Musically the album is Tyler’s most ambitious and fully-formed― if not his magnum opus― as an ambitious producer. “FIND YOUR WINGS” is a Roy Ayers tribute—crisp drums, chunky synths, an upbeat Jazz fusion aesthetic borne out by savvy chord progressions—that features the man himself on vibes. The ode-to-Ayers includes the swooping vocals of Kali Uchis. Her own performance is a possible homage to mid-70’s Ayers’ collaborator Chicas whose singing can be heard on songs like “Everybody Loves The Sunshine” and “Running Away.” Besides Tyler and despite her sporadic appearances, Uchis is the only other sustained star on Cherry Bomb and her placement on songs like “FIND YOUR WINGS” and “FUCKING YOUNG / PERFECT” cement her rising-star status and versatility. That second song is the first to get a video from the album and exists as a beautiful and simultaneously unsettling explanation of young love. The song plays out in two halves. The first is a careful exploration of the heartache Tyler encounters upon falling in love with perilously-young teenager. The second is a dreamy-eyed ode sung from the perspective of the adolescent girl which Kali sings in a near baby-talk inflection. “SMUCKERS” consolidates Tyler’s charm and depravity into a witty and expansive proclamation. “Money, money, money, money, money ain’t the motive,” he starts, adding on later, “Got too much drive, need like ten lanes…I need music all over the street like Erick Sermon.” The song also pulls out the best from both Kanye West and Lil Wayne, with Yeezy donning his most arrogant and likeable vulnerability as well as a handful of hilarious one-liners. “Why, why, why?” Ye sings before what would be a show-stopping verse on another album. “Why don’t they like me? / ‘Cause Nike gave lot of n-ggas checks / But I’m the only n-gga to ever check Nike.” The whole song is a powerful statement from three beloved but tortured outcasts. “I am the free n-gga archetype,” Ye raps in an unaffected tone, “I am the light and the beacon / You can ask the deacon.”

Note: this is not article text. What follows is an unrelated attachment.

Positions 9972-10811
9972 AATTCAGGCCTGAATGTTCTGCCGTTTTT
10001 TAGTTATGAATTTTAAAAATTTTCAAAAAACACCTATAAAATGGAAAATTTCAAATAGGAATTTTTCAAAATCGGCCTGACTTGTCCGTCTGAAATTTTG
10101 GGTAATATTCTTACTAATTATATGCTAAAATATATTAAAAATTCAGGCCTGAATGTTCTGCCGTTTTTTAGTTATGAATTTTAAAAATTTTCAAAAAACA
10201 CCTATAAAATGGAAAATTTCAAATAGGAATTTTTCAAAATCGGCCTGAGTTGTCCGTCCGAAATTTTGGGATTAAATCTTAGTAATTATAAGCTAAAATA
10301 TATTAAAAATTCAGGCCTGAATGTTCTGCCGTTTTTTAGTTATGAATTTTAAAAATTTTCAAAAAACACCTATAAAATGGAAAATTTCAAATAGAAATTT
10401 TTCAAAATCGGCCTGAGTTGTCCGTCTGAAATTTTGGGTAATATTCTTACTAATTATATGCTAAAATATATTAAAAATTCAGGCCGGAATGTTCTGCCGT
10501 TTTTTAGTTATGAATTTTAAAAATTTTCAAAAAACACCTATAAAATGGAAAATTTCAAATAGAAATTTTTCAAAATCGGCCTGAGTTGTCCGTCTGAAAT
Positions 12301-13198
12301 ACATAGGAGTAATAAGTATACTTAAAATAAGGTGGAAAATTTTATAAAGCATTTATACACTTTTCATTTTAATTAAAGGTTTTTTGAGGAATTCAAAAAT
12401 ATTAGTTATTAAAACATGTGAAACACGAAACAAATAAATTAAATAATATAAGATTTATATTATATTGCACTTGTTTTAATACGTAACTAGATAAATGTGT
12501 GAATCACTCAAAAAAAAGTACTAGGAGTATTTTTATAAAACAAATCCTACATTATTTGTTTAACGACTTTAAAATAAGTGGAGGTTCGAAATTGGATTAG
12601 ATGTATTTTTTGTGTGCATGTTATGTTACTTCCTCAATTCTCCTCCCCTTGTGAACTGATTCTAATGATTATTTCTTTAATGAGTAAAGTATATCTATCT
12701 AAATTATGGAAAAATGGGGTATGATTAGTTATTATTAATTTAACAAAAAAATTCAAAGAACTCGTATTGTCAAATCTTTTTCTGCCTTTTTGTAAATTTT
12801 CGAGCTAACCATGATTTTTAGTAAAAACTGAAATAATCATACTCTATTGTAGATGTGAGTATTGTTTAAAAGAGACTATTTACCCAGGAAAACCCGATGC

As a whole Cherry Bomb might double as a conversion tool for the doubters as much as an affirmation for Tyler, The Creator’s long-time fans. Not for the first time in his career, Tyler has proven himself worthy of praise that extends beyond an acknowledgment of his clever and voraciously original oddness. Here there’s an undeniable sophistication in the music that has long been creeping in the depths of his work but that is now fully and obviously realized in the harmonies of “2SEATER” or the floating jam complexities of the final song, “OKAGA, CA.” The album is expansive, a spectacle full of savvy musical twists and turns and an all-embracing message. It’s a consuming and gratifying project to digest. The more layers a listener and Tyler himself is willing to peel back, the more obvious the genius inside becomes apparent. Cherry Bomb isn’t meant to be defused, it’s meant to blow up and diffuse in every direction.
Listen to Tyler, The Creator’s Cherry Bomb on Spotify here.